In 1911, New York City based Nestor Film Company relocates to Sunset Boulevard and Gower Street, making it the first studio established in Hollywood. The area around Sunset & Gower is dubbed “Poverty Row” for the numerous low budget films shot there.
Following their own recent move to Los Angeles, Jack and Sam Warner find a lot to lease on Sunset Boulevard between Van Ness and Bronson Avenues. They get the 10 acres of land for $25,000 and $1500 per month.
William Horsley builds a film processing laboratory and studio at 6050 and 6040 Sunset Boulevard on the south east corner of Sunset Boulevard and Gower Street.
CBC Productions, a New York company run by Hollywood’s original Cohn Brothers, lease 6070 Sunset Boulevard. The low–budget features produced by CBC between 1922 and 1923 earned them the sobriquet “Corned Beef and Cabbage” films.
Anxious to get shooting, Warner Brothers West Studios is building at a rapid pace. Construction is completed on what is still a Hollywood landmark, the “Tara” Mansion on Sunset Boulevard.
The first in a series of Rin Tin Tin films is released a year after the Warner Brothers were approached by writer Darryl Zanuck. Zanuck joining the studio begins a period of intense creative and economic success for the Warners.
The Cohn’s are enjoying success of their own after incorporating as Columbia Studios and adopting a new formula of finding and developing un–tapped Hollywood talent. They are able to purchase facilities at 1432 and 1438 Gower Street and an office building at 6070 Sunset Boulevard.
The Warner Brothers are having moderate success in Hollywood. Al Jolson and The Jazz Singer change their fortunes. The Warners start Vitaphone and make talkies a cornerstone of their business.
In mid–1928 a major fire spread from the transportation department on the North East corner. All of the back lot sets on the eastern edge of the studio burned. Vitaphone was a major success however, and Warner Brothers was able to rapidly rebuild, even as they opened a new lot in Burbank.
All major productions had moved to Burbank. The Sunset Bronson Warner Brothers lot focused on cartoons, shorts, and star based projects. James Cagney made the then–controversial “Public Enemy” at the Sunset lot.
In 1934, Columbia Pictures’ “It Happened One Night” is the first film to win the Academy Awards’ “Big 5”: Best Picture, Best Director (Frank Capra), Best Actor (Clark Gable), Best Actress (Claudette Colbert), and Best Screenplay (Robert Riskin), establishing Columbia as a serious independent studio.
As Warner Brothers focused more of their production efforts on the Burbank lot, they looked for other ways to monetize the Sunset Bronson Lot. Because they owned the Brunswick Company, turning a stage into a bowling alley was a simple decision. Stage 2 would later become a roller rink.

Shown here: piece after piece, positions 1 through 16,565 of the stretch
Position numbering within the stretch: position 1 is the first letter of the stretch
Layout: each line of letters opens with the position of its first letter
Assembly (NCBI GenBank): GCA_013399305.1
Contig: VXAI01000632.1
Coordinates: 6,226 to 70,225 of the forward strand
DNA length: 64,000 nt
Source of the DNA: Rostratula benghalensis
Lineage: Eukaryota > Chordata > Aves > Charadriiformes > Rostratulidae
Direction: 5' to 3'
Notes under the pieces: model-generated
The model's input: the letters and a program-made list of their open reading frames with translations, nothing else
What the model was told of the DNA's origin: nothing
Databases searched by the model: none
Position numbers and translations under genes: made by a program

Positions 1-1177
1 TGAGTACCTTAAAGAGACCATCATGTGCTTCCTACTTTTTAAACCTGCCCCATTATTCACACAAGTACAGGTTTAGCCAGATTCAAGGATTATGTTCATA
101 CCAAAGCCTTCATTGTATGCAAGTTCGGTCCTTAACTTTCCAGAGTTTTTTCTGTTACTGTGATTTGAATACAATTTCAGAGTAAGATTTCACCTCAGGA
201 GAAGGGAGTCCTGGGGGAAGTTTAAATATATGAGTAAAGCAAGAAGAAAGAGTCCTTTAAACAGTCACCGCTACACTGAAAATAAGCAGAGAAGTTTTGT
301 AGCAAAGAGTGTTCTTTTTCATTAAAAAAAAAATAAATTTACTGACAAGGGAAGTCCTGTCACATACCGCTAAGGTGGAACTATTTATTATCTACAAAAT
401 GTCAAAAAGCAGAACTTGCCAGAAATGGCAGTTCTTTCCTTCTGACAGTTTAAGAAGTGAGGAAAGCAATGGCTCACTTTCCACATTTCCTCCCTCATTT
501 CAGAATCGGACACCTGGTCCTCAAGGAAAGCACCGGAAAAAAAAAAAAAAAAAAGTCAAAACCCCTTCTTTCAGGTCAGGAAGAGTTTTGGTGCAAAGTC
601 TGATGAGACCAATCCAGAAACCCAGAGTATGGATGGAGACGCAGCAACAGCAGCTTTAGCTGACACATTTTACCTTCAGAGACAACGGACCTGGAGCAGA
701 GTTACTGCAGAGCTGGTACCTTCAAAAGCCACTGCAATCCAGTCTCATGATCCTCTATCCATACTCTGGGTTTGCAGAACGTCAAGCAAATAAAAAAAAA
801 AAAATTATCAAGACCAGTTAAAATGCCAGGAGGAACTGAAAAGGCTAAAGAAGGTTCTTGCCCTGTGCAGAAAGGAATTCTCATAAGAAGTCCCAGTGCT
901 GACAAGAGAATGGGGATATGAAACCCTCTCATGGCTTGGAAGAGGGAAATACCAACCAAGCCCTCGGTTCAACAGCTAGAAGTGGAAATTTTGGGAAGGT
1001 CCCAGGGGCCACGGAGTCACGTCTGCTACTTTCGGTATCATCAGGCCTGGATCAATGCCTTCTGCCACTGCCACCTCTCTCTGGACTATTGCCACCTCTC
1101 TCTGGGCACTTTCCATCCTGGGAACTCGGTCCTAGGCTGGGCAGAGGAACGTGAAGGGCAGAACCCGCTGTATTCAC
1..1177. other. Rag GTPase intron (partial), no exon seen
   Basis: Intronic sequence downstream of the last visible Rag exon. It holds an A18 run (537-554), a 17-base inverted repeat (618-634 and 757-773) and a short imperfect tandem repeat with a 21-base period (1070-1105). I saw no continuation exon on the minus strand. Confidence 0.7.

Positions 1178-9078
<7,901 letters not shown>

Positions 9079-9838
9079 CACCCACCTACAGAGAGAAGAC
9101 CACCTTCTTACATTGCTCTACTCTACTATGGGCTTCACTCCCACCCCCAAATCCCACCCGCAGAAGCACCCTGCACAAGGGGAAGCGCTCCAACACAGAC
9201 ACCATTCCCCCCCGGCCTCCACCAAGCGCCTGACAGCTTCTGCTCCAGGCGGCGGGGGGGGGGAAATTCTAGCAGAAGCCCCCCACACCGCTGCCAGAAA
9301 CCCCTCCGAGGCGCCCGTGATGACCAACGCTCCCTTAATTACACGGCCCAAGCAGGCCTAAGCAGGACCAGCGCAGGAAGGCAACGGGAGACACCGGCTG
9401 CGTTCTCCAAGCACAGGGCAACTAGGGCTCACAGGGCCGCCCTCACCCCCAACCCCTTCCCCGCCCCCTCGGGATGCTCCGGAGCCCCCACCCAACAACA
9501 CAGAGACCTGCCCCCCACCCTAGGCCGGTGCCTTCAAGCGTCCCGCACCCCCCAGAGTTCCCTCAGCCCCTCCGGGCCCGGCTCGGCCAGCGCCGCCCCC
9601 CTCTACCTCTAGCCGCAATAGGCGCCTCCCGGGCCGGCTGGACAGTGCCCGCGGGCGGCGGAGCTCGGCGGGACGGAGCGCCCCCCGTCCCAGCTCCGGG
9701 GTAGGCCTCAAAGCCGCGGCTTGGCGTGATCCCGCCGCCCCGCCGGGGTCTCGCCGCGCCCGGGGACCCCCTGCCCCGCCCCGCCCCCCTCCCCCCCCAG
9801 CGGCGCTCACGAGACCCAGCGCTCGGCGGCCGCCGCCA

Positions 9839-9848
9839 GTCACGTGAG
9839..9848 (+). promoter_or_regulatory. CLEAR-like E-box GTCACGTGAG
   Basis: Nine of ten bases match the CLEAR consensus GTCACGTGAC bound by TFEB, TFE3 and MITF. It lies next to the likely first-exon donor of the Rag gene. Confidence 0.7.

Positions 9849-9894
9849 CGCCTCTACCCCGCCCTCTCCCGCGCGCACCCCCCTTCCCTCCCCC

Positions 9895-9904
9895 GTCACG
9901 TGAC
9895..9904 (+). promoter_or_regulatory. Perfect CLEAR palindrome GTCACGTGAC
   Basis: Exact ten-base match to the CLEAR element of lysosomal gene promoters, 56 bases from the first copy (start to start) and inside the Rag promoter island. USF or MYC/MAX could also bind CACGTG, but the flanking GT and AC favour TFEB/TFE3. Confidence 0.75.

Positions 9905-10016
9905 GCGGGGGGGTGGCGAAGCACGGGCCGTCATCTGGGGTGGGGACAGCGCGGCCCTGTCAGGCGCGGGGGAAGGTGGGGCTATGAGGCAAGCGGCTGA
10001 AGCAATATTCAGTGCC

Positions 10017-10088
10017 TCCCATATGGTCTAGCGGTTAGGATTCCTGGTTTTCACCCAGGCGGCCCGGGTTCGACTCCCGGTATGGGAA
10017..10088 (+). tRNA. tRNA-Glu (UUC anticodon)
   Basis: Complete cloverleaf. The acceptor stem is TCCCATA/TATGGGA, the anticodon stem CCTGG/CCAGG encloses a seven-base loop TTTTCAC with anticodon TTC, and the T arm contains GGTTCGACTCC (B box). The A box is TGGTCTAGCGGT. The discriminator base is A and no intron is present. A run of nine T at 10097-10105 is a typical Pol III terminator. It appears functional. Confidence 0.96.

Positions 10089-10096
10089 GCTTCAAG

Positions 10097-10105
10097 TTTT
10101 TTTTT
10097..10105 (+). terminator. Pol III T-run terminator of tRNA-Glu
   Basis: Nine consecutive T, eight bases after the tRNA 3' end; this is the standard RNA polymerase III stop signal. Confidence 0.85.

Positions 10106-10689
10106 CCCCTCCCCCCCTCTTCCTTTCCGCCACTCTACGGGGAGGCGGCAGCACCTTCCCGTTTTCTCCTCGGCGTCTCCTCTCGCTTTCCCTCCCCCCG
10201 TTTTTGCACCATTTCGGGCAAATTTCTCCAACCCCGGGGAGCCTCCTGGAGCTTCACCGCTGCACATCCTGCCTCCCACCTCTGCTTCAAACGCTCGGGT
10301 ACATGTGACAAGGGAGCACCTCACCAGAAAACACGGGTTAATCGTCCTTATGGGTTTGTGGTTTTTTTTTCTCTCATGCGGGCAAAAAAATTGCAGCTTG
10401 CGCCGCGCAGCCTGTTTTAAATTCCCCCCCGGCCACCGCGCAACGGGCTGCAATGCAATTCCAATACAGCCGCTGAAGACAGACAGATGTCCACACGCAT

“The Jolson Story” (1946) catapults Columbia into stardom, becoming their highest grossing film of all time. From 1941 — 1947, stars such as Rita Hayworth, Glenn Ford, Jean Arthur, Fred Astaire, Gene Kelly, Rosalind Russell, and Cary Grant are boxoffice draws, building upon Columbia’s success in the 1930s.
In 1948, Columbia establishes a television arm, housed under the revived Screen Gems banner, which makes it one of the first studios to invest in television.
Paramount Studios, long a neighbor to the south, decides to take Warner Brother’s “annex” lot as an annex of their own. A two million dollar re–building and modernization project is promptly begun.
February 27, 1958, Harry Cohn dies while vacationing in Arizona. The memorial service, filling both Stages 12 and 14 at Sunset Gower Studios, is considered the largest memorial service ever attended in Hollywood history.
In 1972, Columbia Pictures Corporation merges with Warner Brothers and ceases operations at the Sunset and Gower lot. S.I.R. leases Sunset and Gower buildings and subleases property to production tenants.
Saul Pick, real estate investor, and Nick Vanoff, independent producer, purchase the Columbia Pictures lot and rename the property, Sunset Gower Studios, Ltd. Sunset Gower Studios continues to house films, commercials, and hit television productions such as: “Golden Girls”, “Full House”, “Fresh Prince of Bel Air”, “Blossom”.
GI Partners purchases Sunset Gower Studios in November 2004. Re–vamping for the 21st Century is a top priority. This includes interior and exterior renovations, construction of a new on–site parking structure, and breaking ground on a state-of-the-art, 6-story office building — the future home of Technicolor’s digital media ventures.
Hudson Capital LLC becomes the sole owner of these two history laden plots of land in Hollywood. They bring a new energy and a deep respect for all that has come before. Stay tuned to see what’s next!